Friday, May 09, 2014

The spillway

This is probably not technically a spillway, nor is it a dam. It could be called a weir, but that's not a word we Americans would normally use. In French, it could be called un déversoir or un seuil. In this case, a concrete structure is built across the point at which the Cher River splits around an island. The river's flow is backed up behind a bridge at Saint-Aignan to provide water power to a mill that once stood there. This spillway allows excess water to flow around the island rather than flood lands further upstream.

The spillway on the Cher at Saint-Aignan. On this day it was dry.

When the river level is low enough that all of its flow passes over the dam at the bridge, the spillway becomes dry and the water in the river's northern channel is shallow and still. When upstream rains cause the water level to rise, it flows over the spillway and rejoins the main channel downstream.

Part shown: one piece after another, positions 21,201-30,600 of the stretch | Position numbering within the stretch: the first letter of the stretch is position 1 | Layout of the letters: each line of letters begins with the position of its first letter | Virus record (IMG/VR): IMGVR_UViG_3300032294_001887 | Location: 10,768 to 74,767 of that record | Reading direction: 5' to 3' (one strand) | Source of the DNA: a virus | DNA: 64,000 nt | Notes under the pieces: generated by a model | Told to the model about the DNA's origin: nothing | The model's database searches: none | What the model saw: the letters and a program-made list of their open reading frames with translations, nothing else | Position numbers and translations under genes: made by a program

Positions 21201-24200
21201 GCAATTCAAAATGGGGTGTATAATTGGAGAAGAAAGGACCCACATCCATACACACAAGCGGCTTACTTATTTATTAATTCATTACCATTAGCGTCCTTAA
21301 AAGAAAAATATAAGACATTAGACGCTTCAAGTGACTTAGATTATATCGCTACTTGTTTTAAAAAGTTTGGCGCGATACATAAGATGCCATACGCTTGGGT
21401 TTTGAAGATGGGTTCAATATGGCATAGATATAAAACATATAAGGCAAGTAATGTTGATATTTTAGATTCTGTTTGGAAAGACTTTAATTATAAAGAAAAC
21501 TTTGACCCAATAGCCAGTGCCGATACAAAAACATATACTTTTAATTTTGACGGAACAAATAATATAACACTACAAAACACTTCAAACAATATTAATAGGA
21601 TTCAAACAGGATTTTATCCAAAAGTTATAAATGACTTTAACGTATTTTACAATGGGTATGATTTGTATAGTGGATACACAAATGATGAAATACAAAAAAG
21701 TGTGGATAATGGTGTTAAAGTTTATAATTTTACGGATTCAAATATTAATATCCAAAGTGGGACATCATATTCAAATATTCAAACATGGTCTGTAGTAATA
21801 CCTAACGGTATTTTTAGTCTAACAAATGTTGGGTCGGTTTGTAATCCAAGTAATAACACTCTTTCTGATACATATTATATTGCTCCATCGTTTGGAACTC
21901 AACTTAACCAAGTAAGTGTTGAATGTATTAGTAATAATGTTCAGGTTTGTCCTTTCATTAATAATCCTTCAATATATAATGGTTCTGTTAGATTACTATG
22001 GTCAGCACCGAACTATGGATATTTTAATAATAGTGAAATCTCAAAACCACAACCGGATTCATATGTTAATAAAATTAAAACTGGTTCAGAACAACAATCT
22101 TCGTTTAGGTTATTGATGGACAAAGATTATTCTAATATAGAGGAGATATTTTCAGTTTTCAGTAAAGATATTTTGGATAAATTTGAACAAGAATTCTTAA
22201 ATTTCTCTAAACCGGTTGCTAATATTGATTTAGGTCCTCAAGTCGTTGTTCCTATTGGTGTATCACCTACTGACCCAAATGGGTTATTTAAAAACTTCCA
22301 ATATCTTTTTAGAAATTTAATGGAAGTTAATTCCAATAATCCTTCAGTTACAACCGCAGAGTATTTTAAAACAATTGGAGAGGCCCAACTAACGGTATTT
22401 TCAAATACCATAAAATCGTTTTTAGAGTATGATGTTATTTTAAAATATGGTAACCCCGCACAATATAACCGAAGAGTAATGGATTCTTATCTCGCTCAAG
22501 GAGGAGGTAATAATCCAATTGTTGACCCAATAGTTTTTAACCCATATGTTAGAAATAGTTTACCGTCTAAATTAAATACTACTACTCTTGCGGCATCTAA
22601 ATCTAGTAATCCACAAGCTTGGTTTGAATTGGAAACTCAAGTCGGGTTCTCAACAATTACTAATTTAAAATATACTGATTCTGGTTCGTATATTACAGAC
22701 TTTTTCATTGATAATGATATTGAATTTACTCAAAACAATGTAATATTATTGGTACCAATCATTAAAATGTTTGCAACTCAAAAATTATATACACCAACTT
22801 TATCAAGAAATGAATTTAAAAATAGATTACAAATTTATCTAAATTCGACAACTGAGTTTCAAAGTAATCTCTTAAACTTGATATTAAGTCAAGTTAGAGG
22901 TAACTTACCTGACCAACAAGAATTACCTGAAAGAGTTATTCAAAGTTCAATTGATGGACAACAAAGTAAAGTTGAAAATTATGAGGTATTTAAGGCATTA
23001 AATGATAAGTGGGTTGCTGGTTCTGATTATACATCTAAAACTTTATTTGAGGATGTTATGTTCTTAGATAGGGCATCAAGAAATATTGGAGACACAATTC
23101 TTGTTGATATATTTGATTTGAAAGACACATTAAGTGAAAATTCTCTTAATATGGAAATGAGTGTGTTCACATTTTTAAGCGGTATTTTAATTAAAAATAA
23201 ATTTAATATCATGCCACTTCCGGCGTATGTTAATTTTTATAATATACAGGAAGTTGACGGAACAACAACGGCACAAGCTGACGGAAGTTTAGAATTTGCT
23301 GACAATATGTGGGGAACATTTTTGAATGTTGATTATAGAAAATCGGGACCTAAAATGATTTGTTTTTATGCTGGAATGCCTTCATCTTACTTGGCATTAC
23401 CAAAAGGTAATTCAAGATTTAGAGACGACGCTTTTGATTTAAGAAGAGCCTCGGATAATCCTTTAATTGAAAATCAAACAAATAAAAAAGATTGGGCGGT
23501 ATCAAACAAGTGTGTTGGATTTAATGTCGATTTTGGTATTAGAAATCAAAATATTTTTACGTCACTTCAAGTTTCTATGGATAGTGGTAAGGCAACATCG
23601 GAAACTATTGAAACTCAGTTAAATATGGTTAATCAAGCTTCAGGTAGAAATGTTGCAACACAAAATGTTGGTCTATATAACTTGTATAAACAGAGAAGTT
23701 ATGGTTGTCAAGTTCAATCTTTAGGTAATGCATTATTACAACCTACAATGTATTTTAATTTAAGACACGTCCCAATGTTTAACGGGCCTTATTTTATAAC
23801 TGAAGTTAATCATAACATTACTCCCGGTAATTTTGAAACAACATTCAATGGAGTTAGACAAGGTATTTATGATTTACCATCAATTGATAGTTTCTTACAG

5 comments:

  1. Everyone around here, including the river technician Johan...
    refer to our wier as a "barrage"....
    is it down to size??...
    and our miilstream...
    a "bief" in French...
    would be called a "leat"...
    or "mill-leat"...
    or even "cut" in Yorkshire...
    isn't language wonderful...
    we can all understand each other...
    can't we??

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    Replies
    1. I missed out the important word...
      a wier is also known in Yorkshire as an "overspill"...
      so very much linked to your "spillway"!

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  2. You're sure right that a weir is not a word we Americans hear or use often (like, never!).

    Enjoy your anniversary weekend with your new stove :)

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  3. I've never heard of weir before either - even with all the dams in Oregon and espoecially since my Dad worked on them we had to see them when and wherever we went for a roadtrip!

    Another aha moment...

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    Replies
    1. Interesting -- this software can read minds...I had to identify letters that spelled my Dad's name just now!

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